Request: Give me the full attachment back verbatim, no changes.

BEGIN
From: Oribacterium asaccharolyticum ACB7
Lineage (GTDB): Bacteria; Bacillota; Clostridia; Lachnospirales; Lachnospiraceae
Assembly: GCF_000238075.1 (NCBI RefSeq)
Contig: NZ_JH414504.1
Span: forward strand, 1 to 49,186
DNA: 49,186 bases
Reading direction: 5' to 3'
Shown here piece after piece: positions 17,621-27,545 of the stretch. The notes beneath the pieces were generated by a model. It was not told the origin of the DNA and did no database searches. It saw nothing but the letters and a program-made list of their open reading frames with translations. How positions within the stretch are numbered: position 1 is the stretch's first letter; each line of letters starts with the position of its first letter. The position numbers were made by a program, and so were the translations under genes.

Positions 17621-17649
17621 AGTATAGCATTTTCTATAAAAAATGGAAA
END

From: Oribacterium asaccharolyticum ACB7
Lineage (GTDB): Bacteria; Bacillota; Clostridia; Lachnospirales; Lachnospiraceae
Assembly: GCF_000238075.1 (NCBI RefSeq)
Contig: NZ_JH414504.1
Span: forward strand, 1 to 49,186
DNA: 49,186 bases
Reading direction: 5' to 3'
Shown here piece after piece: positions 17,621-27,545 of the stretch. The notes beneath the pieces were generated by a model. It was not told the origin of the DNA and did no database searches. It saw nothing but the letters and a program-made list of their open reading frames with translations. How positions within the stretch are numbered: position 1 is the stretch's first letter; each line of letters starts with the position of its first letter. The position numbers were made by a program, and so were the translations under genes.

Positions 17621-17649
17621 AGTATAGCATTTTCTATAAAAAATGGAAA